Widespread biodiversity loss has led to policies that are designed to protect habitats and minimize future species extinctions. However, the biodiversity forecasts used to inform these policies are mostly based on the assumptions of a simple theoretical model, and a new study has found that this model is too optimistic.
A team of scientists led by the German Centre for Integrative Biodiversity Research has determined that current biodiversity forecasts underestimate the number of local species that go missing when small habitats are disrupted.
One of the most fundamental principles in biodiversity estimates the number of species lost based on the size of the habitat that is destroyed. But this theory does not account for “ecosystem decay,” a phenomenon in which a greater number of species is threatened by habitat loss than predicted by theory.
Ecosystem decay is a term coined by conservation biologist Thomas Lovejoy when he was describing the fate of small forest islands in the Brazilian Amazon that had been transformed by clearcutting. The normally dark parts of the forest were bombarded with sunlight, causing irreparable damage to plants that were adapted to low light conditions. Large animals, including monkeys and big cats, vanished from the islands.
For the current analysis, the experts spent years compiling data contained in 123 studies on habitat loss from all over the world including tropical forest islands left within agricultural matrices of oil palm, coffee, chocolate and banana trees, islands in lakes that were created during the construction of dams, and nature reserves isolated by expanding agriculture and urbanization.
In many cases, the information that the team needed was not available in the published paper.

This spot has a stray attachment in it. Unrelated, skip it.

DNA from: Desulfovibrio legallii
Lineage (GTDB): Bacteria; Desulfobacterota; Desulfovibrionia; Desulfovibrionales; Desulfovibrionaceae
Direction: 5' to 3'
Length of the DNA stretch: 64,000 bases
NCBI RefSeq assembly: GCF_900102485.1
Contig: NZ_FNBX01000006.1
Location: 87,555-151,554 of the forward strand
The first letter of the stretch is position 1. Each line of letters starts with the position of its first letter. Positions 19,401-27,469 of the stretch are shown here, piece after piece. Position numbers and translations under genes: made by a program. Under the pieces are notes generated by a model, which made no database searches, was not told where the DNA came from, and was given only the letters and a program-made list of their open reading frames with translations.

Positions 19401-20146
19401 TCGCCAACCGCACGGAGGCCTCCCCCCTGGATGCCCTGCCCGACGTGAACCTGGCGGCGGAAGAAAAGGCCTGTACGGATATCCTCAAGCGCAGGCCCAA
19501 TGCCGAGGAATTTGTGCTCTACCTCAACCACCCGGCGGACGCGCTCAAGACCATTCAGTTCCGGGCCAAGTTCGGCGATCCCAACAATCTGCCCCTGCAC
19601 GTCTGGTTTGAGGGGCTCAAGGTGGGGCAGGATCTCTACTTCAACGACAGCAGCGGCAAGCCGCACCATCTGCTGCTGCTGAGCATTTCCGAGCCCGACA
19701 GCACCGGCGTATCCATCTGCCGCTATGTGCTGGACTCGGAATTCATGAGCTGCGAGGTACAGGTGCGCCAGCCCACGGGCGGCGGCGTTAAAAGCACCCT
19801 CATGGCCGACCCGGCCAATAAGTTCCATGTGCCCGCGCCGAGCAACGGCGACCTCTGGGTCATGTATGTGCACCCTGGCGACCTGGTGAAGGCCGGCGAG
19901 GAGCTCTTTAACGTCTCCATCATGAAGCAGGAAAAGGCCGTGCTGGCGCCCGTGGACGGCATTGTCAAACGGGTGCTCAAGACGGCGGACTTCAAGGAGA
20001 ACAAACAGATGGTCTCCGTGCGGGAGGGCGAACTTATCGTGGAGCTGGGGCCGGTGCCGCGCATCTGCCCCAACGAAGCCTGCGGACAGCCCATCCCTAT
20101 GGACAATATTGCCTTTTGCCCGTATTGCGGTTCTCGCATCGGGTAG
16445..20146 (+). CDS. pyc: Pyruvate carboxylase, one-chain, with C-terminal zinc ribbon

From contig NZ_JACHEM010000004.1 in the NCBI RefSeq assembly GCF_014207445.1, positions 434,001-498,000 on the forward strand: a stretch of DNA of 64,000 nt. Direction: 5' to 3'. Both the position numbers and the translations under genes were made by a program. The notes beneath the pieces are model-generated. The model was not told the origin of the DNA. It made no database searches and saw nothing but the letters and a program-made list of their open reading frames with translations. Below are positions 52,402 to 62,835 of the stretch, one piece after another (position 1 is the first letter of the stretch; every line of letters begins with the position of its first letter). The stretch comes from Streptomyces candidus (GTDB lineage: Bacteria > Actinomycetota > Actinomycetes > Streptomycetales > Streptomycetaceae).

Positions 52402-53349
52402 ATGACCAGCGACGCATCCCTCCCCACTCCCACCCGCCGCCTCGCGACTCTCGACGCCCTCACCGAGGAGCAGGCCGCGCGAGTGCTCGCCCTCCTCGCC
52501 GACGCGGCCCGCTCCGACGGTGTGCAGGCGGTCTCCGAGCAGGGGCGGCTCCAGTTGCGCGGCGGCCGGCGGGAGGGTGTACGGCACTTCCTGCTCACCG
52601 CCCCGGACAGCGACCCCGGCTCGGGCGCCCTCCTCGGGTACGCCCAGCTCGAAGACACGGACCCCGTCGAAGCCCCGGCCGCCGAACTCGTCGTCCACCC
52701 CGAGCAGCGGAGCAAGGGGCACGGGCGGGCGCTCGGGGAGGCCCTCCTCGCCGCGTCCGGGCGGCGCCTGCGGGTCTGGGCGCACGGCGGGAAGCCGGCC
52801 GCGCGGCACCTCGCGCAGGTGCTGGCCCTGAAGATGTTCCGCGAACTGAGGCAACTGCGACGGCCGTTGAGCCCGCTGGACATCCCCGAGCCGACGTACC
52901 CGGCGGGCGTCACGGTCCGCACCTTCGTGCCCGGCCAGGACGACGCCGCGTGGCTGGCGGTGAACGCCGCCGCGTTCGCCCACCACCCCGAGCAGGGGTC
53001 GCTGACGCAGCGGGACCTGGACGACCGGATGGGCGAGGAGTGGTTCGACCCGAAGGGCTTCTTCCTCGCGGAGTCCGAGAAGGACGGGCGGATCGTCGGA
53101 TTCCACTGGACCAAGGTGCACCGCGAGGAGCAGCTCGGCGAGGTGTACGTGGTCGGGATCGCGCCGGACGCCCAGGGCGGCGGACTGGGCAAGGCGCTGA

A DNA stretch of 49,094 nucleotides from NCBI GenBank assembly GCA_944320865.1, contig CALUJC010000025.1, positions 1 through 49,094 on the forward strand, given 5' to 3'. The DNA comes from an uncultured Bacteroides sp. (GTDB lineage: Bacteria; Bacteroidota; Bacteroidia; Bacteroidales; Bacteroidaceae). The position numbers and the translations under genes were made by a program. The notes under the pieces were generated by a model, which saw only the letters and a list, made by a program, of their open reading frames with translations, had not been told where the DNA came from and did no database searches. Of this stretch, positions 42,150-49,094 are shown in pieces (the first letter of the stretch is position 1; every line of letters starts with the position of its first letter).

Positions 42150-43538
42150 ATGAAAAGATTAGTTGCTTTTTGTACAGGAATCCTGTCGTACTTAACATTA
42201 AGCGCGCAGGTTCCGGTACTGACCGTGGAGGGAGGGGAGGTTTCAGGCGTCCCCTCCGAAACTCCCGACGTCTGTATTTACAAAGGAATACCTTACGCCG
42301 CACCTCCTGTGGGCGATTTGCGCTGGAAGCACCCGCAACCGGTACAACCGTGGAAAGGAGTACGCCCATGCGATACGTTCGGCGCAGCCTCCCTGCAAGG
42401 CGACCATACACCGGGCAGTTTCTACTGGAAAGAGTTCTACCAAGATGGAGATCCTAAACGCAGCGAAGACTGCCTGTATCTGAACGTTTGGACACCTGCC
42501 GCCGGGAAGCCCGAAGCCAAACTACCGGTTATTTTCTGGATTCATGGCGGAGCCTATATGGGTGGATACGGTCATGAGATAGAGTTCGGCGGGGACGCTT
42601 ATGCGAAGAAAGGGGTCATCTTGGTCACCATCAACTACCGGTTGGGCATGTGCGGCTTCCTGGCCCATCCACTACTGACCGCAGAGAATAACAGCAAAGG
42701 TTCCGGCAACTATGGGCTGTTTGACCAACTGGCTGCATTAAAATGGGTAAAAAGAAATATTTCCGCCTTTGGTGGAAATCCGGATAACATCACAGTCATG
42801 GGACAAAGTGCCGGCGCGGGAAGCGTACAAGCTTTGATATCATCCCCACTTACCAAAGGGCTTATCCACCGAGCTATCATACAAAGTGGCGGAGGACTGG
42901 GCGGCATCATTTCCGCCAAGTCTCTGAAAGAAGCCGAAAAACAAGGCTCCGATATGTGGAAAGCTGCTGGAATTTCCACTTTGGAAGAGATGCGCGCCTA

“We often went back to the authors of the studies. Many of them went above and beyond, digging up old field notebooks and cracking long-expired versions of software and hardware to get us what we needed for our analyses,” said study co-author Dr. Jonathon Chase.
Ultimately, the researchers found clear evidence that ecosystem decay is pervasive.
“Mathematical models that are used for biodiversity forecasts typically ignore the effects of ecosystem decay. This is because we have not, until now, had systematic evidence for just how strong its effects are across ecosystems and species groups,” said Dr. Chase. “This means that most forecasts underestimate how much biodiversity is being lost as habitats are lost.”
The overall effect of ecosystem decay was conclusive, but the scientists found some interesting variation that was dependent on the landscapes surrounding a fragmented or lost habitat.
“The quality of the land between the habitat islands, which we call the matrix, influenced just how strong the effect of ecosystem decay was,” said study co-author Dr. Felix May.
“When the matrix was very distinct from the habitat islands, like in landscapes with intense agriculture or urbanization, ecosystem decay in the habitat islands was quite intense. However, when the matrix was less hostile, like in bird- and bee-friendly agriculture, we found fewer extinctions in the habitat islands.”
Study co-author Dr. Tiffany Knight said the team was surprised to find weaker ecosystem decay in studies from Europe, where habitat loss often occurred many hundreds of years ago, compared to studies from other places where losses occurred more recently.
“We expected the opposite, because ecosystem decay is thought to emerge slowly as species go extinct. But what we found is that different species replaced those that were lost,” explained Dr. Knight.
Even though the findings seem to be dismal, the researchers see the outcome as a step in the right direction.
“What we have found is that it is possible to make more realistic projections for how biodiversity will be lost as habitats are lost,” said Dr. Chase. “This will allow us to make more informed policies regarding habitat protection and provides added incentives for restoring habitats to restore the biodiversity within.”
The study is published in the journal Nature.